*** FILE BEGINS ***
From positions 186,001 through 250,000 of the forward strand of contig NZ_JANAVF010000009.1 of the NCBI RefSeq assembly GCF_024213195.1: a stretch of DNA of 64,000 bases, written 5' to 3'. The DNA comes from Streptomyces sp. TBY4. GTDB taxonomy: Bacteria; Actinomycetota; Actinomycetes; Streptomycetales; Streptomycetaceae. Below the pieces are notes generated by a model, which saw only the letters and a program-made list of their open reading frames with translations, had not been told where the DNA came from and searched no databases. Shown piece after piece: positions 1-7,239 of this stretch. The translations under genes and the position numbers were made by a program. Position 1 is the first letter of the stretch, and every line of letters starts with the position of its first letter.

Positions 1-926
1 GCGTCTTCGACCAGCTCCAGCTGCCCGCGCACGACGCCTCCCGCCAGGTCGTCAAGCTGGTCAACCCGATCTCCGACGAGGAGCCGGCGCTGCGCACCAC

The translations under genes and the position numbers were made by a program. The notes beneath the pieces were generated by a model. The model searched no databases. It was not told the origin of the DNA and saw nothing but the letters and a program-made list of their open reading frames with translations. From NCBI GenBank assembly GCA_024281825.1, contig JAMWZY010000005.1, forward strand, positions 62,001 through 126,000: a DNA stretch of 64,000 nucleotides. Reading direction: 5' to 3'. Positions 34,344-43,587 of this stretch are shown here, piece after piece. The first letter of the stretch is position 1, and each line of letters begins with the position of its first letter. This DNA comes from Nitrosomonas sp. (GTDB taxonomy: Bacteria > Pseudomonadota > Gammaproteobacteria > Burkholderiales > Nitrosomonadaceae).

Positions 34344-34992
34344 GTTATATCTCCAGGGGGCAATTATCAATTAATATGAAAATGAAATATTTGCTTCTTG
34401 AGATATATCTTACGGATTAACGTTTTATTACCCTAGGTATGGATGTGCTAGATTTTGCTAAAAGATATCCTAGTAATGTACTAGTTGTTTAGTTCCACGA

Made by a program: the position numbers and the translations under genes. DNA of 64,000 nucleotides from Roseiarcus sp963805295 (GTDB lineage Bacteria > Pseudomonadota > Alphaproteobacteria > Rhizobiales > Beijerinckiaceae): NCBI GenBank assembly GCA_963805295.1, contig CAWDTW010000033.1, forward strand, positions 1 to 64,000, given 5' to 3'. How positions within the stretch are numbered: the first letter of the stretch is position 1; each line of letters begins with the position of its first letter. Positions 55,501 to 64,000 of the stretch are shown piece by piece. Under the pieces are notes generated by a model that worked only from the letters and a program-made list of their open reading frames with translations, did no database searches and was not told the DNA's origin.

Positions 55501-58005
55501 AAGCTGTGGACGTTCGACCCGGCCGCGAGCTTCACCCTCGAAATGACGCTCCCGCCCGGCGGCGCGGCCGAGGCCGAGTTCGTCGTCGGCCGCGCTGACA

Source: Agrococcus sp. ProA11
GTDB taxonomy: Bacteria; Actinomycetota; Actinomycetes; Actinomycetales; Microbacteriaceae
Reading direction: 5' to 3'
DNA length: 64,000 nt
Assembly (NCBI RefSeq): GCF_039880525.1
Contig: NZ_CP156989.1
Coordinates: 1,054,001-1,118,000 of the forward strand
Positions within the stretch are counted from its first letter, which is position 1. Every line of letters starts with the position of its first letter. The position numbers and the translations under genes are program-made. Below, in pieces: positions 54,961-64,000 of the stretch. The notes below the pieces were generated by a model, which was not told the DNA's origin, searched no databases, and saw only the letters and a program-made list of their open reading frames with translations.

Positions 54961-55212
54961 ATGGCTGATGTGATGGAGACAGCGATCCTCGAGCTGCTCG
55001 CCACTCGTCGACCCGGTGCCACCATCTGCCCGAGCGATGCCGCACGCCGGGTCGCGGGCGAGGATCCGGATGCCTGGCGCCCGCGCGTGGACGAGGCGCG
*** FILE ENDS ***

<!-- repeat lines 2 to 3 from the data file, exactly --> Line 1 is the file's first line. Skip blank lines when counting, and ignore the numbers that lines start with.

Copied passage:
Positions 1-926
1 GCGTCTTCGACCAGCTCCAGCTGCCCGCGCACGACGCCTCCCGCCAGGTCGTCAAGCTGGTCAACCCGATCTCCGACGAGGAGCCGGCGCTGCGCACCAC